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Memories From a Circus on the Road


Maro Chermayeff and Jeff Dupre

Sarah Schwarz and a young friend on the Big Apple lot.

A circus season is a lesson in grueling predictability. It's performing the same act over and over again. It's packing up the trailer, stuffing the big top into a truck, and moving to another city. It's waking up in the same trailer, but in a different city, just to repeat what you did the day before. But in the midst of all this hard work and monotony are magical moments that spring up like mushrooms after a hard rain. Some of these special memories come under the hot glare of the circus lights, but many happen in the back lot or on the city streets that play host (and semi-permanent home) to the personalities and talents that compose a circus family.

During 2008-2009, the Big Apple Circus put on its Play On! show, a production showcasing music, comedy and physical feats. The circus traveled up the eastern seaboard, setting up its tent in ten cities and performing 364 shows. In the midst of this tour that began in Washington D.C. and ended in Hanover, New Hampshire, the Big Apple Circus performers and staff members collected memories along the way.

"New York is incredible," says Big Apple Circus performer Luciano Anastasini. When the big top pulls into the Big Apple, he and his family always take full advantage of the city's many amenities, including ice skating in Central Park and going to see the Empire State Building. But Anastasini's best memory from the 2008-2009 Play On! season followed the special New Year's Eve midnight performance in Lincoln Center. "The audience had a glass of champagne or cider and they wished "happy New Years!" and we all started dancing," he remembers. "That was incredible: The audience and performers were dancing [together] in the ring. We danced [for] a couple of hours," Anastasini says.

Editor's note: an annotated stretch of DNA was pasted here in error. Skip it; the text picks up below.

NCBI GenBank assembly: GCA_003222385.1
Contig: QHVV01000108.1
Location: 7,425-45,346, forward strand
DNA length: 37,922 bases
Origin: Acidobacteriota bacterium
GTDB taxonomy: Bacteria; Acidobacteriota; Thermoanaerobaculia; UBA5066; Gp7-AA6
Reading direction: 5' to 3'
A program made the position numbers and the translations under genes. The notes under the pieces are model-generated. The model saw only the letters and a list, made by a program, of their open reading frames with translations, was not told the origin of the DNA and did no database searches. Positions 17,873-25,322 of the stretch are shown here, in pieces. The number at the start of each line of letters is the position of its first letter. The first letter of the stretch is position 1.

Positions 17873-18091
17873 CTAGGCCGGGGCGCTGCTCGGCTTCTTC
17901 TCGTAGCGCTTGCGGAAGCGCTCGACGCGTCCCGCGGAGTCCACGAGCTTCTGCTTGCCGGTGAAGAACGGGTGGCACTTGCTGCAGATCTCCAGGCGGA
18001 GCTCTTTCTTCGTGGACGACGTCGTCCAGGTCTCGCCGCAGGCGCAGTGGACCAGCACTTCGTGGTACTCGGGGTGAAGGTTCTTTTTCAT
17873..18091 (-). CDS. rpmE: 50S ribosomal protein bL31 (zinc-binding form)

Big Apple Circus Guest Director Steve Smith also recalls the joy of being in the midst of New York City's cultural center. "For me, [my best memory] is the dress rehearsal in Lincoln Center. There's just something magical about that night," he says. "The show is in pretty good shape, the house is packed with friends and family of the circus. It's that energy. It's just circus magic," Smith says.

Big Apple Circus juggler Marty LaSalle says that this circus is really one that thrives in an urban setting where the show garners the most solid audience numbers, a factor that makes performing more rewarding for him. While New York and Boston are wonderful cities, LaSalle says his best memories of his year come after the bright lights are dimmed and when the crew and performers come together, informally. "We finish the show at night, and the weather is great and every night there's a barbecue and people walking around," he remembers. "It's certainly a great atmosphere. ... It's like being in college again, but better because you don't have to live in the dorms."

Sometimes, those same circus performers who engage crowds with laughter or startling feats of physical ability need to unwind a little, too: Sometimes the entertainers need to be entertained. Big Apple Circus wire walker Sarah Schwarz remembers feeling exhilarated by a side trip she took with her boyfriend. "There was this beautiful day and we'd performed a show, and afterwards, Sergio and I jumped on his motorbike and we went to an Aerosmith concert on Jones Beach in Long Island. It was the highlight of my season," she says.

Another favorite stop along the way is below the Mason Dixon line. "I think Atlanta is amazing," says Big Apple Circus clown Glen Heroy. "The audiences are unbelievably amazing." The Big Apple Circus pulls into a lot near Stone Mountain, Georgia, a community approximately 30 miles outside of Atlanta, in February. Here, the clowns, jugglers and acrobats will entertain crowds for several weeks.

"It's a beautiful site," says Big Apple Circus crew member Efrain "Smiley" Diaz. "It's nice and quiet ... and even on the drive down we stopped in many places and the people were so friendly, and their accents are funny," he says.

For wire walker Sarah Schwarz, the tour dates in Georgia allow her to explore the local scene, including the state's famous Stone Mountain. "Every year, I go climbing up the mountain," she says.

Every tour season, the Big Apple Circus puts down roots in places like Boston, New York City, Washington D.C. and Charlestown, New Jersey, and as they entertain the crowds, the performers leave indelible memories in their wake. But the Big Apple Circus artists, crew members and management are also transformed by the people and places they see along the routes.

Big Apple Hits the Road

The circus sets up camp at it's first stop of the tour, Dulles, VA.